Taking a walk off the well-worn path today. On the ride to work this morning, I got to thinking about (of all things) finding a new place to live. Retirement is getting closer with each passing day and our hope has been that once that day arrives we would move to some final QTH that will provide us with a little more room to stretch out.

I could publish an entire manifesto on my thoughts about location. Suffice it to say that anywhere we go will be north of where we currently live. Mostly due to climate change but I also dream about living in a much less-populated area. In my head I can see an eight-lane superhighway with cars bumper-to-bumper headed south while I’m in the lone vehicle heading north and that seems perfect to me.

Harsh winters are great population filters.

But as we advance in age we would also like access to quality healthcare services. So while I may dream of a cabin situated on a hundred lonely acres in the Upper Peninsula of Michigan, the reality is that we will likely end up in some small town with doctors and a hospital. The notion of healthcare access and remoteness are at opposition with each other and that’s why this requires considerable thought and planning.

There was an article recently about the The Best Places to Retire in America and while it looked at services and low-crime, many of the recommendations were smack in the middle of densely populated areas. Some of them even in places that wouldn’t exist without supernatural volumes of air conditioning.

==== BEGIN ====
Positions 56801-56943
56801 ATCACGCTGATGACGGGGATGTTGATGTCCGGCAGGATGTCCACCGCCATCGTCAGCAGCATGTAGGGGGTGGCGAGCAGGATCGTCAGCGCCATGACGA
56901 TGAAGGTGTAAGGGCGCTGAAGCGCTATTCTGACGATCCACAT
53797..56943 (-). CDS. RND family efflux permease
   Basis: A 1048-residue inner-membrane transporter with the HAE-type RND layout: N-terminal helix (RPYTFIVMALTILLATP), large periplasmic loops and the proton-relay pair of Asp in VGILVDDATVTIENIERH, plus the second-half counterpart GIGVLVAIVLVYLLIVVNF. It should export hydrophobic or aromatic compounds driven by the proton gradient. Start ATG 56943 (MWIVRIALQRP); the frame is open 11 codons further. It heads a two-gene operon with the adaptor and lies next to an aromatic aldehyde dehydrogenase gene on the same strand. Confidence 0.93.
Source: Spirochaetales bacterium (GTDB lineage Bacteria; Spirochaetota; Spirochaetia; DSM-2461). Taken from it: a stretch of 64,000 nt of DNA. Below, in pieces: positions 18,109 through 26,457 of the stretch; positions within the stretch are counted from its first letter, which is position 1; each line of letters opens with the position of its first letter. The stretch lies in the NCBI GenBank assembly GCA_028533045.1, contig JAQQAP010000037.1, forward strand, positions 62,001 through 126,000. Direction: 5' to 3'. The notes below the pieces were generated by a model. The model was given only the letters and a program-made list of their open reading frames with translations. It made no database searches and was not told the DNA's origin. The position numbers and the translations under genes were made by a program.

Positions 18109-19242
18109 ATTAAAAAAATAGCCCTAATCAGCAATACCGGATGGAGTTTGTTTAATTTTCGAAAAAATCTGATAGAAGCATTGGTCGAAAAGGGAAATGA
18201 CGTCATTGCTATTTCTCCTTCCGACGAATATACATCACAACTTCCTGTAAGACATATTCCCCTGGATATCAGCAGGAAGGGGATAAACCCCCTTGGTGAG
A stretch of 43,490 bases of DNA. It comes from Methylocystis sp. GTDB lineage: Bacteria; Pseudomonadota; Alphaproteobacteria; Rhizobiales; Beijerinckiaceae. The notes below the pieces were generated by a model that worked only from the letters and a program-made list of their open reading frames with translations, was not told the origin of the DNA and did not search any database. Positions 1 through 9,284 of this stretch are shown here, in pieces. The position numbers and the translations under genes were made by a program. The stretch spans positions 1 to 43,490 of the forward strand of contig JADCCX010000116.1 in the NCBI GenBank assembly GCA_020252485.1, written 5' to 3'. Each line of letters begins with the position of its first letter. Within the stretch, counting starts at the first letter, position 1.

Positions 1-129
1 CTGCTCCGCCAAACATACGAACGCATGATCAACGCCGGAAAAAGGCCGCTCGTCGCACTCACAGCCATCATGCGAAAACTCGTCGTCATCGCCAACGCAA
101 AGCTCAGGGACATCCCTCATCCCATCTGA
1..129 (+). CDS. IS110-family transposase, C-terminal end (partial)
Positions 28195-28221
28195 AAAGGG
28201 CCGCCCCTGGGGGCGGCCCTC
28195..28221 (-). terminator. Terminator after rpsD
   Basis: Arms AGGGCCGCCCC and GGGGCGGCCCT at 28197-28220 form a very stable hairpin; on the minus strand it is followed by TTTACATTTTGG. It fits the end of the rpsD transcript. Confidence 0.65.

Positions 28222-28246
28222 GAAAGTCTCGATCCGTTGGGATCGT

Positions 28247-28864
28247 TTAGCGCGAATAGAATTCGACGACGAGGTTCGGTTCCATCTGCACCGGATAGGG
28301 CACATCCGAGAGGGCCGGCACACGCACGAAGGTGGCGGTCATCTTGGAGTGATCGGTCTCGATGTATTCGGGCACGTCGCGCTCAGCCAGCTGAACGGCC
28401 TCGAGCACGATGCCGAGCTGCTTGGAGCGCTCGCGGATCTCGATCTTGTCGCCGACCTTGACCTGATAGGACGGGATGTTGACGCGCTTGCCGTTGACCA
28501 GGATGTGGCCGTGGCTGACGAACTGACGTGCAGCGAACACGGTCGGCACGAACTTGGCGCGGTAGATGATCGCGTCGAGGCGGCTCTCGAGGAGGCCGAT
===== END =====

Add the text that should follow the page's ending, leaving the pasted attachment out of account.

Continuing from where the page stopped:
That was a waste of the authors time to write it and mine to read it…

We’ve been exploring places hundreds of miles north of here in preparation for our exodus. Low-crime, decent healthcare service, access to large amounts of freshwater and the ability to hunt and fish have had us looking mostly at Michigan’s western coast. The area around Traverse City looks promising so we intend to make a few excursions there in the coming weeks.

Given the parameters of our search, I don’t worry much about antenna restrictions, but I wouldn’t rule anything out. Stealth antennas are a fact of life for a lot of radio amateurs and portable operation away from a restricted residence continues to grow in popularity. Besides, I don’t plan to remain radioactive right up to the day I die. One of these days I will liquidate all my ham radio gear and go QRT.

No point in leaving that chore to my wife and kids.